Greenpeace UK’s ‘forget it’ pack reactivation mailings
More case studies from Greenpeace
It’s easy now to forget that as recently as 20 years ago giving by direct debit (aka electronic funds transfer, PAC and autogiro) was a comparative rarity. The paradigm for most fundraisers with large donor bases was the annual renewal cycle, with a renewal ‘banker’ mail pack being sent out on a specific (usually anniversary) date, followed by up to a dozen ‘reminders’ all with increasing urgency, which tried to entice or cajole donors into continuing their support. This costly, wasteful system is still the norm for many organisations, particularly in North America, but it is dying out as the obvious benefits of automatic electronic renewal are increasingly understood and appreciated. This is the first mailing from a particularly good example of a renewal series, from Greenpeace UK.
Medium of communication:Direct mail.
Type of charity:Environmental/animals.
Target audience:Individuals, planned gift.
Country of origin:UK.
Burnett Associates working with Annie Moreton and Charlotte Grimshaw at Greenpeace UK.
Name of exhibitor:Maxine Delahunty, SOFII homeless section
Date of first appearance:1991.
This exhibit is part of a series of increasingly strident requests to donors, to renew their support for the coming year and, more importantly, to switch to an automated payment method.
Greenpeace UK at the time had a large but very flat supporter base, most people were just paying an annual subscription fee of £15.00, which was all they had ever been asked for. This was before the launch of Greenpeace’s high value monthly giving scheme, Frontline. Renewal was seen as a key annual activity, with particular emphasis on trying to get supporters to sign banker’s orders (as in this example) or, later, direct debits. It was felt that after this inertia would work in Greenpeace’s favour rather than against it, which was happening with the cash donation system that was prevalent at the time.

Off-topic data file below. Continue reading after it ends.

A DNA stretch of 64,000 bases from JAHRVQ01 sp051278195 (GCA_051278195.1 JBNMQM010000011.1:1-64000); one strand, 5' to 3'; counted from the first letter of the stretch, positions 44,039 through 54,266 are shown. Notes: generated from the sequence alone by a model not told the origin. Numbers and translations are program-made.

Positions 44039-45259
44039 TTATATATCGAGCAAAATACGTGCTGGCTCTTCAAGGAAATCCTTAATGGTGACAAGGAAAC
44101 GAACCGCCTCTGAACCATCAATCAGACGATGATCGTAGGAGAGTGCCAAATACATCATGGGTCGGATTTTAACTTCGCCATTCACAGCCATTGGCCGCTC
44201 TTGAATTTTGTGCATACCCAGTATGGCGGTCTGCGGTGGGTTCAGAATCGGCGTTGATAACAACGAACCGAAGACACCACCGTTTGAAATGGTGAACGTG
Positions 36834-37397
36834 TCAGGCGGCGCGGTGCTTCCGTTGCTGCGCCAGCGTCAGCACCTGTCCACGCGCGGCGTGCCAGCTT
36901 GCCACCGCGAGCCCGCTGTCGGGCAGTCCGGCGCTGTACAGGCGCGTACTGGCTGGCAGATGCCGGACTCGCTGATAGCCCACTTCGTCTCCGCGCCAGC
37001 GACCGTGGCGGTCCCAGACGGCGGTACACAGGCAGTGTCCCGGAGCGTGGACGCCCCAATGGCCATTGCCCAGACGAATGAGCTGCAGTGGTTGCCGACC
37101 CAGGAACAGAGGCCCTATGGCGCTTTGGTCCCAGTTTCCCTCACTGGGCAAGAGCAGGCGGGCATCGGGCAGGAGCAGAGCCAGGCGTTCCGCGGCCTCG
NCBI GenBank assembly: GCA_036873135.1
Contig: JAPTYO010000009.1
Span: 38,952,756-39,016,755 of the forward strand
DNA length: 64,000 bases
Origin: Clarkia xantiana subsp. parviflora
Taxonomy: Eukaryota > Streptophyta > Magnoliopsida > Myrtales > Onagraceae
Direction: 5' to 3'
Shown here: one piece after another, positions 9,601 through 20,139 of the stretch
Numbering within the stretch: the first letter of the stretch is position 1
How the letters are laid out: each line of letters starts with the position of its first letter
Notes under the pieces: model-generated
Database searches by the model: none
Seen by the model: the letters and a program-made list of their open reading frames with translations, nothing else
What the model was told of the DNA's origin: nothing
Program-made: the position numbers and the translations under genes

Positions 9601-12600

A bankers’ order (an order to your bankers, hence the position of the apostrophe) is an instruction to your bank to make a fixed payment from your account on a given date. A direct debit is authority for the charity’s bank to literally reach in (electronically) to the bank account of your donor to remove a sum of money. Initially direct debits were fixed. Then they became variable (the amount can be changed by the charity, though the donor always has the right to object and have funds re-credited. The latest development is paperless direct debit, particularly handy for telephone campaigns.
These developments in the mechanics of fund collection are seen as tedious and administrative by many fundraisers, but they have had more impact on the effectiveness and efficiency of fundraising than all the world’s creative directors, piled on top of each other, have had since time began
Very ‘in your face’, very Greenpeace.
These were expensive to produce and took a lot of organising, so provided a powerful incentive to move to regular monthly giving first by standing order, then by direct debit.
Results are not available but this series worked much harder than the renewal series it replaced.
The entire series is a good example of an important fundraising mechanism in the process of being replaced by a better way of doing things.
Other relevant information:
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